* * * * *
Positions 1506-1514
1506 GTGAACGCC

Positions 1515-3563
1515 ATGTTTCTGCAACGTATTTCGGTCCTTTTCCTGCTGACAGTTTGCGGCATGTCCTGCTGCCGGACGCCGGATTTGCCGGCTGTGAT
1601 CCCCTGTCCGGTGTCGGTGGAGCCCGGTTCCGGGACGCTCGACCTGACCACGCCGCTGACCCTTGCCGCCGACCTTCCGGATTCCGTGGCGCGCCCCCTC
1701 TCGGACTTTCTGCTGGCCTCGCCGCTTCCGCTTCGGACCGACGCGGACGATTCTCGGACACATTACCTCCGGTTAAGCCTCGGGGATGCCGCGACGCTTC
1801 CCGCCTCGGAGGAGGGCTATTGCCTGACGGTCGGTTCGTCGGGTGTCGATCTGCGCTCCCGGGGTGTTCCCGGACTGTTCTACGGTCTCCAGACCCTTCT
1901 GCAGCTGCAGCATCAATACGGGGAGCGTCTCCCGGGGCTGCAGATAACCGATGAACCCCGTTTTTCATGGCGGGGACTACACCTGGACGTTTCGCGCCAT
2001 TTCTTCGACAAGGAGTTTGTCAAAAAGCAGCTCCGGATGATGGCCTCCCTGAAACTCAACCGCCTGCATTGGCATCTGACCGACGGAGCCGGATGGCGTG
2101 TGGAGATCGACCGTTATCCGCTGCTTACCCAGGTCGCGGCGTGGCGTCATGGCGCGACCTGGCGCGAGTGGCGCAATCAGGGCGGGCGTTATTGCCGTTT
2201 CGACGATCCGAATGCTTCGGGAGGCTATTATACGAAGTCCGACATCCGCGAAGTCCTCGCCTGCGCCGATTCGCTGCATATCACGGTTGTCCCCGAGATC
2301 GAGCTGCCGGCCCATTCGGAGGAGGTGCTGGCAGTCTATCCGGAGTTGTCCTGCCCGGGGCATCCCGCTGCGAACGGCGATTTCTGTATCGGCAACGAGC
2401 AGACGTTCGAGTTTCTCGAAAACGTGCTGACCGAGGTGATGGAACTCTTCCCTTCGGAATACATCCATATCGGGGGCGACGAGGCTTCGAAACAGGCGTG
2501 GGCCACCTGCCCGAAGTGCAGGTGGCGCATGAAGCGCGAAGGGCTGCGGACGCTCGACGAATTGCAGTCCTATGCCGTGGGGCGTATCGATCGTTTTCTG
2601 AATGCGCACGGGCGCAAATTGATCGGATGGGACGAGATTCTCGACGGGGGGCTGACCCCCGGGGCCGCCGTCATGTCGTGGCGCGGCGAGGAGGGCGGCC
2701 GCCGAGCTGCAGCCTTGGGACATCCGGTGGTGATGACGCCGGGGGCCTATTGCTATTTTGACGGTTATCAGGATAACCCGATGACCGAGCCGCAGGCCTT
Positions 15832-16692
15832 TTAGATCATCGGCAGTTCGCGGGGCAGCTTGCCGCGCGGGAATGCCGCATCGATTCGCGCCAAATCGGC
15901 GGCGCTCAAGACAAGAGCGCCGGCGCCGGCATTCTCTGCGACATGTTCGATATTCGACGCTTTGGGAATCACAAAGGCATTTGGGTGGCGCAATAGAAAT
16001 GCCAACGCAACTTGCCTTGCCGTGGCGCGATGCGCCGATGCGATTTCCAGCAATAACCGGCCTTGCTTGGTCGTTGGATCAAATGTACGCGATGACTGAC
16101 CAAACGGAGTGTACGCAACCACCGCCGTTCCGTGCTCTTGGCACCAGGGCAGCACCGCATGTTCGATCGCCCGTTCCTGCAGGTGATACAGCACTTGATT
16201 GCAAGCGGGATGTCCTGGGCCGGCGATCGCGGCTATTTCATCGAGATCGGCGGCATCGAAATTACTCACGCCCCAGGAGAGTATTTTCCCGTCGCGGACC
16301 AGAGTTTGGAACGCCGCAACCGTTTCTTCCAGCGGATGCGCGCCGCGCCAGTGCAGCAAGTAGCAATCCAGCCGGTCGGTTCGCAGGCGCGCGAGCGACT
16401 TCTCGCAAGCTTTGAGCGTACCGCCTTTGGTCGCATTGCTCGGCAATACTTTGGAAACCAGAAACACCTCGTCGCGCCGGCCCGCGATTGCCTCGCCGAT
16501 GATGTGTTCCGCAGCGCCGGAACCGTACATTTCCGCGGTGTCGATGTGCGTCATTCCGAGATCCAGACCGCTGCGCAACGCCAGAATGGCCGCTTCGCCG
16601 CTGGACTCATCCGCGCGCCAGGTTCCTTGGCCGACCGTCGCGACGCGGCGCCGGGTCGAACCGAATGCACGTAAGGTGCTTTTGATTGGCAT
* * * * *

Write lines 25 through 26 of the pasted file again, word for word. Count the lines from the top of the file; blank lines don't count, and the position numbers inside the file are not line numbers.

16501 GATGTGTTCCGCAGCGCCGGAACCGTACATTTCCGCGGTGTCGATGTGCGTCATTCCGAGATCCAGACCGCTGCGCAACGCCAGAATGGCCGCTTCGCCG
16601 CTGGACTCATCCGCGCGCCAGGTTCCTTGGCCGACCGTCGCGACGCGGCGCCGGGTCGAACCGAATGCACGTAAGGTGCTTTTGATTGGCAT